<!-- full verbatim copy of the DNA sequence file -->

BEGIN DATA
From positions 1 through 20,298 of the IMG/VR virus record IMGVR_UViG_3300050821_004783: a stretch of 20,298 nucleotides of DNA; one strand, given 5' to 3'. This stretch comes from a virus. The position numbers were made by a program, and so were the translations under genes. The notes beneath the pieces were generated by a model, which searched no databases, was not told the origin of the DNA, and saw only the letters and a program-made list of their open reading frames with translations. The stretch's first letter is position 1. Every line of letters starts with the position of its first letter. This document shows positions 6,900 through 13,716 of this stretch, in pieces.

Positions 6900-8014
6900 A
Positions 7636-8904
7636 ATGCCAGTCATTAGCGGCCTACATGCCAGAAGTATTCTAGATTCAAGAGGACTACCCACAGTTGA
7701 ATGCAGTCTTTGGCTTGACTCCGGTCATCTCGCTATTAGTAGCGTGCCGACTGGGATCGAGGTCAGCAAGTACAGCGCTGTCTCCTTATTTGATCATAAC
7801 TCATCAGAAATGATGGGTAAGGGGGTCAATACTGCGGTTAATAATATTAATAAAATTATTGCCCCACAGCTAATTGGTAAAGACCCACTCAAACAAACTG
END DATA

From positions 1 through 20,298 of the IMG/VR virus record IMGVR_UViG_3300050821_004783: a stretch of 20,298 nucleotides of DNA; one strand, given 5' to 3'. This stretch comes from a virus. The position numbers were made by a program, and so were the translations under genes. The notes beneath the pieces were generated by a model, which searched no databases, was not told the origin of the DNA, and saw only the letters and a program-made list of their open reading frames with translations. The stretch's first letter is position 1. Every line of letters starts with the position of its first letter. This document shows positions 6,900 through 13,716 of this stretch, in pieces.

Positions 6900-8014
6900 A
Positions 7636-8904
7636 ATGCCAGTCATTAGCGGCCTACATGCCAGAAGTATTCTAGATTCAAGAGGACTACCCACAGTTGA
7701 ATGCAGTCTTTGGCTTGACTCCGGTCATCTCGCTATTAGTAGCGTGCCGACTGGGATCGAGGTCAGCAAGTACAGCGCTGTCTCCTTATTTGATCATAAC
7801 TCATCAGAAATGATGGGTAAGGGGGTCAATACTGCGGTTAATAATATTAATAAAATTATTGCCCCACAGCTAATTGGTAAAGACCCACTCAAACAAACTG